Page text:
Early last week, City insiders confirmed that plan to purchase the buildings would be on the Council’s public meeting agenda for its June 20th meeting, but that did not materialize later in the week when the agenda was made public.
Instead, City officials are now planning to discuss the plan at its June 27th meeting, but that agenda will not be published until late this coming week.
Only one current City Council member voted to approve the 101 Ash lease in 2016; Councilman Chris Cate, who is termed out of office at the end of this year.
Three other Councilmembers -Jen Campbell, Vivian Moreno, and Monica Montgomery Steppe- were elected in 2018 and voted to fund the renovations that led to the disturbance of the asbestos, and have now been on the Council during the evacuation of the building and the subsequent investigations into the origins of the deal.
But five Councilmembers, a majority of the current Council, were elected in 2020, and have no connection to the origins of the controversial building deal, yet most of them seem willing to vote to purchase the building and take ownership, both literally and figuratively, for the costly missteps of prior officials and members.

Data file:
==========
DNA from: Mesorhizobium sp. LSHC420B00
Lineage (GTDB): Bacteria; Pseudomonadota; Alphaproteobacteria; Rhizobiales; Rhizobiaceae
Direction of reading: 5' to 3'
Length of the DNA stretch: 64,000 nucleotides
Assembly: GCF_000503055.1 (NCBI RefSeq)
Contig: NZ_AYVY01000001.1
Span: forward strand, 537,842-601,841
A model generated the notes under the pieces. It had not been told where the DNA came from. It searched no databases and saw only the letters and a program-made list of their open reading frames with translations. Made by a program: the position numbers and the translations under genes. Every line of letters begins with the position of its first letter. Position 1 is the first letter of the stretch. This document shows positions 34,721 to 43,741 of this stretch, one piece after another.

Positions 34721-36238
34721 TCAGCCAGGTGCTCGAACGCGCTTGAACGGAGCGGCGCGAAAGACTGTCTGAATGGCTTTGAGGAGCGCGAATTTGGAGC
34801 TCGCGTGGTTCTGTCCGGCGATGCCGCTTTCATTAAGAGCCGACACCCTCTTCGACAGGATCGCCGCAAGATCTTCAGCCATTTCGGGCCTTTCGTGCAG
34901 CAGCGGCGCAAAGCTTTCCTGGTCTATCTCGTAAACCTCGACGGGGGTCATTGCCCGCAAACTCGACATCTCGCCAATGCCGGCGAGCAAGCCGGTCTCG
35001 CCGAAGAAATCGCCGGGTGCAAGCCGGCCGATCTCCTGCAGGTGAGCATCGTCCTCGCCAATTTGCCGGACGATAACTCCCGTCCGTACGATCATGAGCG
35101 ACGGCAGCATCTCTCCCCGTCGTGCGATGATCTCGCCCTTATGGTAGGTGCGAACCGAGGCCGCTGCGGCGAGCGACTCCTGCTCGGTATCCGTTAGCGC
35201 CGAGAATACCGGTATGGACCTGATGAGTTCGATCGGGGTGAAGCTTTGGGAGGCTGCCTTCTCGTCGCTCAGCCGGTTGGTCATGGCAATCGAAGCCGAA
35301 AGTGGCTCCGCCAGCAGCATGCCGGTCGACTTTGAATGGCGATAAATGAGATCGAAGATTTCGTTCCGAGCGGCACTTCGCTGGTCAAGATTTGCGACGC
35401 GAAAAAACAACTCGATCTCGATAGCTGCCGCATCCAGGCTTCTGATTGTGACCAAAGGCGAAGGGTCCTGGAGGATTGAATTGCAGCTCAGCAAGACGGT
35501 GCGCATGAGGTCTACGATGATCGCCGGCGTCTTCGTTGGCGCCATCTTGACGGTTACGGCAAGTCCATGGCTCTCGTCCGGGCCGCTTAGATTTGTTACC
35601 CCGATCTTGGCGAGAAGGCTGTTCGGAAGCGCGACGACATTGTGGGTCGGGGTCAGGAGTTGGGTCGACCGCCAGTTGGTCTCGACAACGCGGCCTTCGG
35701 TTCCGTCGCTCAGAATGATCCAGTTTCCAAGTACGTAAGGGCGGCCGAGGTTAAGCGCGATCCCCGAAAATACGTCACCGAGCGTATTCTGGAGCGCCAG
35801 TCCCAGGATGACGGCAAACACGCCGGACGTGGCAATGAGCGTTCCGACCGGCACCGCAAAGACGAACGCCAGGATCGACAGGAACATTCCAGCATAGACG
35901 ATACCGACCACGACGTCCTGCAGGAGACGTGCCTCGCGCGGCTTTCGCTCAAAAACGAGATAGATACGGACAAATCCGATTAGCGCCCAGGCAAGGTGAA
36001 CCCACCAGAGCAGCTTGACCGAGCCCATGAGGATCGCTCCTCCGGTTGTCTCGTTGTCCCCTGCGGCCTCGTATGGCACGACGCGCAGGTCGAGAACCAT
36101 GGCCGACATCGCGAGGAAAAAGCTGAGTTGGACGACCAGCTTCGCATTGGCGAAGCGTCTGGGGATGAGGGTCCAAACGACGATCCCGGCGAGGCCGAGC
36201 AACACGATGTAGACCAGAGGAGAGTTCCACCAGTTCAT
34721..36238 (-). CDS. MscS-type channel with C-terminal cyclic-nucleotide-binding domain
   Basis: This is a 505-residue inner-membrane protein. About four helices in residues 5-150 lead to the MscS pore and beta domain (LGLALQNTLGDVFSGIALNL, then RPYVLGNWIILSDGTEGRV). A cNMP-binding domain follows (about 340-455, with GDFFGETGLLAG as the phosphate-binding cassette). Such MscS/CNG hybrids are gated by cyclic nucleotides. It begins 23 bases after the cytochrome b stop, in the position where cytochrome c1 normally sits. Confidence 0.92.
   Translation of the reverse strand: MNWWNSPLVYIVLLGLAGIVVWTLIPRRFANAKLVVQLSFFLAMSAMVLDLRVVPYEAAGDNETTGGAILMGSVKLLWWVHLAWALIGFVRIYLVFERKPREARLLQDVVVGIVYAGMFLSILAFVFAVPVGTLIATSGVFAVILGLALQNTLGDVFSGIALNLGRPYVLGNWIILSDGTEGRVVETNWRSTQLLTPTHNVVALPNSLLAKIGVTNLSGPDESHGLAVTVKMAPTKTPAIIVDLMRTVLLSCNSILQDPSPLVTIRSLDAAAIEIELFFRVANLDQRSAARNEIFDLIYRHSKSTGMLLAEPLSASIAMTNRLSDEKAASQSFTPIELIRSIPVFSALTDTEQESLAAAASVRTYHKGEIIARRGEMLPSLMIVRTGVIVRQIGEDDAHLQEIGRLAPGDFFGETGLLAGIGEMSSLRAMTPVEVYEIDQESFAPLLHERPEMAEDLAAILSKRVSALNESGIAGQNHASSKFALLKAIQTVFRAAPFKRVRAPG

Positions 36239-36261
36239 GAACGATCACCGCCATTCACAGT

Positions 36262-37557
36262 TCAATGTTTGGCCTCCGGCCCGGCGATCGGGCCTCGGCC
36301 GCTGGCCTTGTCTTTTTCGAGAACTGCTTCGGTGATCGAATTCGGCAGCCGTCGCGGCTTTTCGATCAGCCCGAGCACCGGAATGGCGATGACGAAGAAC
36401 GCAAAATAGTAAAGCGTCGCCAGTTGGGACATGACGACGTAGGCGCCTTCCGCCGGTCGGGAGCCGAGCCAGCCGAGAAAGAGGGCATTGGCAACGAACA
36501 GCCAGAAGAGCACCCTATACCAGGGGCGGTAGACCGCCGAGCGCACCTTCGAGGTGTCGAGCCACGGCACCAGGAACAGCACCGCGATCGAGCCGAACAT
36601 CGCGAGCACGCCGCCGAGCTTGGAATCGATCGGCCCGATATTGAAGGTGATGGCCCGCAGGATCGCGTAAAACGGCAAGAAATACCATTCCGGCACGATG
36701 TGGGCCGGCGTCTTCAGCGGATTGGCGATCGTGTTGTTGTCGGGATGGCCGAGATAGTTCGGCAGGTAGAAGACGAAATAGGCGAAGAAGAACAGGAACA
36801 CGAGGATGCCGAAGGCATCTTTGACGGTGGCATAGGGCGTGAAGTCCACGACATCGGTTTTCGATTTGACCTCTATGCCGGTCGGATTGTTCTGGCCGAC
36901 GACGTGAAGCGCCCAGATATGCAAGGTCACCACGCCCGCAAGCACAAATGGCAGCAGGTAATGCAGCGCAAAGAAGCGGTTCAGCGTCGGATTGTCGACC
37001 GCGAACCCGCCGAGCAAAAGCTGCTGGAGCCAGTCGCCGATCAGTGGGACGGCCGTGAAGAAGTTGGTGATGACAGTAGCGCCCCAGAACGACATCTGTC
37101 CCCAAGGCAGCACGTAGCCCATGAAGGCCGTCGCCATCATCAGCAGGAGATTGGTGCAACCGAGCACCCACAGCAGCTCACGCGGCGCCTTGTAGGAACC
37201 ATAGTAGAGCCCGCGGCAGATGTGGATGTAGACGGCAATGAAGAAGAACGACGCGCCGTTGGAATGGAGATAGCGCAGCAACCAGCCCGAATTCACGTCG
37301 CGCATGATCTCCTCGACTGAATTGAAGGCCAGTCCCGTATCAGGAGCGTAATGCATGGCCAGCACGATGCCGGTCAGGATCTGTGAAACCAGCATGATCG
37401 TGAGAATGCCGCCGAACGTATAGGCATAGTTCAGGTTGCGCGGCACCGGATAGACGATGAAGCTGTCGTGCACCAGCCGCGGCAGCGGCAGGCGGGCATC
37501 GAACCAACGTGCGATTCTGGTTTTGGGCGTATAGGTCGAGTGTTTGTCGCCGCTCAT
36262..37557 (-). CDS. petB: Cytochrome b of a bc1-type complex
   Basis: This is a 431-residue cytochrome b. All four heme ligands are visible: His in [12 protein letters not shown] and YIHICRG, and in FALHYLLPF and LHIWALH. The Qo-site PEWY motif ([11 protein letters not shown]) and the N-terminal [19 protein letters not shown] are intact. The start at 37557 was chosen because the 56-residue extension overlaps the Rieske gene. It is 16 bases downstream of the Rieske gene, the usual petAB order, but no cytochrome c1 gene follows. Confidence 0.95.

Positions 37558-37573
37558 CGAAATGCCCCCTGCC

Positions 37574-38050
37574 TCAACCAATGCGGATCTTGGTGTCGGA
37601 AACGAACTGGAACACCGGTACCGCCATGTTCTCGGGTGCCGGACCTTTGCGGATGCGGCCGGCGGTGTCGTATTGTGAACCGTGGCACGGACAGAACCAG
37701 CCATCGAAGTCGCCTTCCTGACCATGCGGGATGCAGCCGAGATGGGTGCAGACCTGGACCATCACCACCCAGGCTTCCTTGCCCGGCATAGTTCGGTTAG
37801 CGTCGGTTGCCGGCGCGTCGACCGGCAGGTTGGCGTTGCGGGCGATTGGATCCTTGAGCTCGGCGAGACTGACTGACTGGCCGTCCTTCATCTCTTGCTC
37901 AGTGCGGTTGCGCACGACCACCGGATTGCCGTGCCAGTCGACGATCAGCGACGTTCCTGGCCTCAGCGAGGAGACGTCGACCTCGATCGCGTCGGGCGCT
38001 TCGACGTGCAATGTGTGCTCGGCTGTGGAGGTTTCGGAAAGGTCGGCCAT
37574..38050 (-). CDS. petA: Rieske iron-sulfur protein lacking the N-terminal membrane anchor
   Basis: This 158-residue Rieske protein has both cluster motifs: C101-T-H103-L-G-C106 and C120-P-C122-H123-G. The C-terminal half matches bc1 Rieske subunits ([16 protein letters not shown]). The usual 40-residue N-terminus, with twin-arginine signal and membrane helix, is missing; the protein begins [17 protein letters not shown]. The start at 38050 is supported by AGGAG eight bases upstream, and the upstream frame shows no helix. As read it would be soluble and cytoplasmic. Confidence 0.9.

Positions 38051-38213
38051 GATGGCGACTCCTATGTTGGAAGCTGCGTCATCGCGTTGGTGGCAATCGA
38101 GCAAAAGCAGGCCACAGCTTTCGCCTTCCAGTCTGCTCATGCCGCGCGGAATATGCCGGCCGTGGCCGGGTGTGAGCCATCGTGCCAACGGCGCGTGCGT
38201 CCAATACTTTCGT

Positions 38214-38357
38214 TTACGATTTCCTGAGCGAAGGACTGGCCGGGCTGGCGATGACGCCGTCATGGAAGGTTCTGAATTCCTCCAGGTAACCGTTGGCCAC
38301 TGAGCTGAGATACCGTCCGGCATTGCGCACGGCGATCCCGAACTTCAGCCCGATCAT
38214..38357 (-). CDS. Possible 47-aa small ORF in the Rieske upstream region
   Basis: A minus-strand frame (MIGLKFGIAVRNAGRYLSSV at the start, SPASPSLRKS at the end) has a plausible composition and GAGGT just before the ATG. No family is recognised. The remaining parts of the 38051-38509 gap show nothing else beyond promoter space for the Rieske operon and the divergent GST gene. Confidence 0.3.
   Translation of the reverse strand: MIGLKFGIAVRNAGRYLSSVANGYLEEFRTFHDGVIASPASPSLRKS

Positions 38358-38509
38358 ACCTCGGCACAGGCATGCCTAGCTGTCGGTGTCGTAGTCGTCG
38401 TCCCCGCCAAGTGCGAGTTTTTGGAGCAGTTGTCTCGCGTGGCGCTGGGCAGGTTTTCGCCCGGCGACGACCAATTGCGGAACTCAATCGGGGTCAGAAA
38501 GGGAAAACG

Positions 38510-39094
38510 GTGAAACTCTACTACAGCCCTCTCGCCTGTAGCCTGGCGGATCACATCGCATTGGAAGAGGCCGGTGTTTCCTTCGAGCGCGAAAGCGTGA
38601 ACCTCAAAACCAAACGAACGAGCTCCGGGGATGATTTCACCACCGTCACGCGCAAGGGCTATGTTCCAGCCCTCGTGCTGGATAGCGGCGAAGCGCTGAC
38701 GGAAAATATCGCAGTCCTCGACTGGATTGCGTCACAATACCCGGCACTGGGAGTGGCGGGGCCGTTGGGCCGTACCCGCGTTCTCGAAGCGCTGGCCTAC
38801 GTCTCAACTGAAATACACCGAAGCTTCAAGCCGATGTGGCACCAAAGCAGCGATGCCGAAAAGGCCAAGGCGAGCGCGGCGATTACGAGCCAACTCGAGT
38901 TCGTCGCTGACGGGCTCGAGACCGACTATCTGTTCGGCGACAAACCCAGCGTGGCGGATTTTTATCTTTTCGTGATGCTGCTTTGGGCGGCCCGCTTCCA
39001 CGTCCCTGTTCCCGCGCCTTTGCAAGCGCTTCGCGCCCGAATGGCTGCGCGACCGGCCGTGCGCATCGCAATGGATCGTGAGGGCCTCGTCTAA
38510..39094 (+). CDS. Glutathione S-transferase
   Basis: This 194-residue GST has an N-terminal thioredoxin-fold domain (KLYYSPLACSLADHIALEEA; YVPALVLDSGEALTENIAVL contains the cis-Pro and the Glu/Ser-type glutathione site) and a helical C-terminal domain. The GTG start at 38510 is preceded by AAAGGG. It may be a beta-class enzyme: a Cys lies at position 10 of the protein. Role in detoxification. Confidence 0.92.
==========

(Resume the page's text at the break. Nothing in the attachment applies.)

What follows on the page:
Councilmembers Joe LaCava, Stephen Whitburn, Marni von Wilpert, Raul Campillo, and current Council President Sean Elo-Rivera, will now have to decide how the City will deal with the legal and financial issues related to the buildings.
Last week, former City Attorney Mike Aguirre spoke during the Council’s public meeting before the members went into closed session, and asked the City to withhold taking any action until a lawsuit he is pursuing on behalf of taxpayer John Gordon moves forward.
The Gordon lawsuit is seeking to invalidate the 101 Ash lease as unconstitutional for the way it is structured and the fact that the City has been paying for an unusable building. If that case is successful, Aguirre argued, the City would be freed from its obligations to pay on the lease, and would recover tens of millions already paid.
No City officials have responded to requests for comment on the status of the 101 Ash lease.